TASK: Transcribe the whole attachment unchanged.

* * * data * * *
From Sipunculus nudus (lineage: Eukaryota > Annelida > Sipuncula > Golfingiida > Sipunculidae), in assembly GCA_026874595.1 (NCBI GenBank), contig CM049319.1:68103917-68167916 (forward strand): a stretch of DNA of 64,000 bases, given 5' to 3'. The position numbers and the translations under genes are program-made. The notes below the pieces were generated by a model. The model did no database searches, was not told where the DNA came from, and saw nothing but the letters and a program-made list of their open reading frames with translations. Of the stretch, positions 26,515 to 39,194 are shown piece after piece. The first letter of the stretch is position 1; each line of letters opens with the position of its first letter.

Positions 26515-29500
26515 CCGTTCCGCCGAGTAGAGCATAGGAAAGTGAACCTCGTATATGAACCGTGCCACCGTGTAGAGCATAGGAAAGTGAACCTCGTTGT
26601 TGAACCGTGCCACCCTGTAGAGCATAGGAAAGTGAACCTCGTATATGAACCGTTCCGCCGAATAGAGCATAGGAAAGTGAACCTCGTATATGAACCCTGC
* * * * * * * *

From Sipunculus nudus (lineage: Eukaryota > Annelida > Sipuncula > Golfingiida > Sipunculidae), in assembly GCA_026874595.1 (NCBI GenBank), contig CM049319.1:68103917-68167916 (forward strand): a stretch of DNA of 64,000 bases, given 5' to 3'. The position numbers and the translations under genes are program-made. The notes below the pieces were generated by a model. The model did no database searches, was not told where the DNA came from, and saw nothing but the letters and a program-made list of their open reading frames with translations. Of the stretch, positions 26,515 to 39,194 are shown piece after piece. The first letter of the stretch is position 1; each line of letters opens with the position of its first letter.

Positions 26515-29500
26515 CCGTTCCGCCGAGTAGAGCATAGGAAAGTGAACCTCGTATATGAACCGTGCCACCGTGTAGAGCATAGGAAAGTGAACCTCGTTGT
26601 TGAACCGTGCCACCCTGTAGAGCATAGGAAAGTGAACCTCGTATATGAACCGTTCCGCCGAATAGAGCATAGGAAAGTGAACCTCGTATATGAACCCTGC